Ang Lee's win for Life of Pi at Oscars thrills Taiwanese
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A second Academy Award for director Ang Lee has surprised his home of Taiwan as much as Hollywood.
Lee Gang, the director's brother, said he thought Life of Pi might not be an Oscar favorite because its theme isn't mainstream. The shipwreck story of an Indian boy on a boat with a tiger was crafted with a production team of international artistic and visual effects workers, whose efforts helped the film garner the most awards of Sunday evening's ceremony with four.
It was honoured for its visual effects, cinematography and original score, in addition to Lee's directing. The best-director race was seen as the night's biggest surprise as Steven Spielberg had been favored for "Lincoln."
Taiwanese TV stations on Monday called Lee "the Glory of Taiwan" and reran his Oscar ceremony address in which he said that he could not have made the movie "without the help of Taiwan."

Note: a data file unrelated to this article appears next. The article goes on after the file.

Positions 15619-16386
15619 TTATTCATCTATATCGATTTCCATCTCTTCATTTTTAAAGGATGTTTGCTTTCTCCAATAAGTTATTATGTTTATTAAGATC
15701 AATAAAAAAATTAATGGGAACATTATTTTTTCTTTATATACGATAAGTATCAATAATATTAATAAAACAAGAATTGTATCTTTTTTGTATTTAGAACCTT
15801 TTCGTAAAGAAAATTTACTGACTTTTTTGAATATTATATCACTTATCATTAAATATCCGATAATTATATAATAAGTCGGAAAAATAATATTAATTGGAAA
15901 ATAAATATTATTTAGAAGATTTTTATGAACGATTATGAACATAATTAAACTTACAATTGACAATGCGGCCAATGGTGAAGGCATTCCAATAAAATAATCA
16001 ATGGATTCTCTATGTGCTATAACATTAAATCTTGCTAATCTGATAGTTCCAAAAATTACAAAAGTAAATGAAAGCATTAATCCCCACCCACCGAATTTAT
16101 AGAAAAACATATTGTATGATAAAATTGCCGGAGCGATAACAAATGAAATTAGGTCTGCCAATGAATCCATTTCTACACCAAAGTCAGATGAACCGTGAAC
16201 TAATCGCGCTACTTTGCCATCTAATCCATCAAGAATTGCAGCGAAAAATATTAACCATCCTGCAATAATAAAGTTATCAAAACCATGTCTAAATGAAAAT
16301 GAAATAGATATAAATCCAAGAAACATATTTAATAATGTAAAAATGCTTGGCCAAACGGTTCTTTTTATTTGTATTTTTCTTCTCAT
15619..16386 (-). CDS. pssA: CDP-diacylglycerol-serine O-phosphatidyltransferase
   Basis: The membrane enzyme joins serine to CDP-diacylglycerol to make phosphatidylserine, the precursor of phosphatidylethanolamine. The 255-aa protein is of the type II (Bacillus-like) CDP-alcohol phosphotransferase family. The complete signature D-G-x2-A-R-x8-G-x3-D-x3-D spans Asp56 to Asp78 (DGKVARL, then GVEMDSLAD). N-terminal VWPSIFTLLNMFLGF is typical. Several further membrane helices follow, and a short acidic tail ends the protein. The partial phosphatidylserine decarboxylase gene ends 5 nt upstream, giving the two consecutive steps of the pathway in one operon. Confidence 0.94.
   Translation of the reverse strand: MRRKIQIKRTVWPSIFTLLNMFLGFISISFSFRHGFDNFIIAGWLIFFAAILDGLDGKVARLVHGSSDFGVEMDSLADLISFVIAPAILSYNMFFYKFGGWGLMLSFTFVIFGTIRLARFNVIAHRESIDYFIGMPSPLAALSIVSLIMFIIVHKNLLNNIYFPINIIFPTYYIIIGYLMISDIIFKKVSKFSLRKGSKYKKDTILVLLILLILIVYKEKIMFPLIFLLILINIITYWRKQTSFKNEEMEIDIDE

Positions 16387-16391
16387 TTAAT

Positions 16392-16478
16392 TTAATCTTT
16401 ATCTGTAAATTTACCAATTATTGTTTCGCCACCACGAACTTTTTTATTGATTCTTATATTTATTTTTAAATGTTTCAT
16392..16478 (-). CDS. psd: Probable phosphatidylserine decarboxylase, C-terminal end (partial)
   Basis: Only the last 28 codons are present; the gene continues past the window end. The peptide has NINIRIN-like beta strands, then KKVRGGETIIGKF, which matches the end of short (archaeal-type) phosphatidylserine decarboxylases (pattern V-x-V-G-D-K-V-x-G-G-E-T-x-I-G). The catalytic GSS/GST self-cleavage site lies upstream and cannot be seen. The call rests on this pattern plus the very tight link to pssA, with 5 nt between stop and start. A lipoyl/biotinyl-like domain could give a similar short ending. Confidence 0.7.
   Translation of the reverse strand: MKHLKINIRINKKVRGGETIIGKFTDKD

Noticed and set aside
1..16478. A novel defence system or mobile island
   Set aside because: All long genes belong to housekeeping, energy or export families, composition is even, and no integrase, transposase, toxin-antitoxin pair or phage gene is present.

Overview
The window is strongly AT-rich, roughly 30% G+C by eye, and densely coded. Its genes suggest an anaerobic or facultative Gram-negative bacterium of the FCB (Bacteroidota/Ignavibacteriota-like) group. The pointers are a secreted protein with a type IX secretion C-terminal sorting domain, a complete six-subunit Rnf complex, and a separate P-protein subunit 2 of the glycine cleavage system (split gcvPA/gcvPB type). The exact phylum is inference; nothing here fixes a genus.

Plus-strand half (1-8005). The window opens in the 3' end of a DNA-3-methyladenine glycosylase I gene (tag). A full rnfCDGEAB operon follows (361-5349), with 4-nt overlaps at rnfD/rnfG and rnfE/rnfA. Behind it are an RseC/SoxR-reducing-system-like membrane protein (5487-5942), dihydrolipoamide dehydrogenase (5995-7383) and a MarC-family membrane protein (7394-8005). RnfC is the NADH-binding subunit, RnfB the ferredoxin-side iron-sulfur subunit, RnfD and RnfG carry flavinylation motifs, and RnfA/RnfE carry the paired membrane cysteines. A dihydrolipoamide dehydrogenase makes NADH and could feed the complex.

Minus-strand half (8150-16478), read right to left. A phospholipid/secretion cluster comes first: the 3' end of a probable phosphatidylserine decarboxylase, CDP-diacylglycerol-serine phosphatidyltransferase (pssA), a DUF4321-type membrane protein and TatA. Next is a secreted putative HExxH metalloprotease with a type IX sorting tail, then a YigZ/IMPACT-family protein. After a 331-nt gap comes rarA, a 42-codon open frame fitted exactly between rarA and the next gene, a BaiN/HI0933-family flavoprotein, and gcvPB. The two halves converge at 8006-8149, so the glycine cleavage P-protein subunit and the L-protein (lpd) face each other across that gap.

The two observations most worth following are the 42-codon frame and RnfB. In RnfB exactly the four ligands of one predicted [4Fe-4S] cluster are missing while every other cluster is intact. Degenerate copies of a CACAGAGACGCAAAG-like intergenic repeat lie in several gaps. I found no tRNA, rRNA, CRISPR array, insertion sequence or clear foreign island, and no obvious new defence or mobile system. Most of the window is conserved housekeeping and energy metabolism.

Ang Lee has said the key setting for "Life of Pi" — a large water tank built at a studio in Taiwan — allowed the crew to use its imagination freely and not be restrained by Hollywood values.
The film has been a global box-office success and did well in Taiwan because of Lee's popularity and because much of it was shot on the island. After his win, Lee encouraged other Asian and non-American filmmakers to try to tackle Hollywood.
"I think sometimes this disadvantage can be an advantage. The fact that I come from another culture makes me special," he said.
Ang Lee won his first best director Academy Award for 2005's Brokeback Mountain. He also had been nominated for Crouching Tiger, Hidden Dragon.
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